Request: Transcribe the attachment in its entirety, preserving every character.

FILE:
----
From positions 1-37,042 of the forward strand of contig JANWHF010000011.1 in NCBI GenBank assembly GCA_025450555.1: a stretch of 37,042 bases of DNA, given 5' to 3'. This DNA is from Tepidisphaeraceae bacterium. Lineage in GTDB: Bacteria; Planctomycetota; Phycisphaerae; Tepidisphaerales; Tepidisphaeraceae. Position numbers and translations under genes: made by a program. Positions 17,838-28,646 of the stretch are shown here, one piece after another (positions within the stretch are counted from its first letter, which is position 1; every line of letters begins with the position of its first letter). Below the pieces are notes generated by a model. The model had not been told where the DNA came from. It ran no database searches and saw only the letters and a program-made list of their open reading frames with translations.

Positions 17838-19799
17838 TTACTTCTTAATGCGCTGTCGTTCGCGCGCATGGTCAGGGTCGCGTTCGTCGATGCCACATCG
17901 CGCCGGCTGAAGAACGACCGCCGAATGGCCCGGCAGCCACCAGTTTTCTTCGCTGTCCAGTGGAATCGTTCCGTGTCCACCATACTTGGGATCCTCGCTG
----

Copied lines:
From positions 1-37,042 of the forward strand of contig JANWHF010000011.1 in NCBI GenBank assembly GCA_025450555.1: a stretch of 37,042 bases of DNA, given 5' to 3'. This DNA is from Tepidisphaeraceae bacterium. Lineage in GTDB: Bacteria; Planctomycetota; Phycisphaerae; Tepidisphaerales; Tepidisphaeraceae. Position numbers and translations under genes: made by a program. Positions 17,838-28,646 of the stretch are shown here, one piece after another (positions within the stretch are counted from its first letter, which is position 1; every line of letters begins with the position of its first letter). Below the pieces are notes generated by a model. The model had not been told where the DNA came from. It ran no database searches and saw only the letters and a program-made list of their open reading frames with translations.

Positions 17838-19799
17838 TTACTTCTTAATGCGCTGTCGTTCGCGCGCATGGTCAGGGTCGCGTTCGTCGATGCCACATCG
17901 CGCCGGCTGAAGAACGACCGCCGAATGGCCCGGCAGCCACCAGTTTTCTTCGCTGTCCAGTGGAATCGTTCCGTGTCCACCATACTTGGGATCCTCGCTG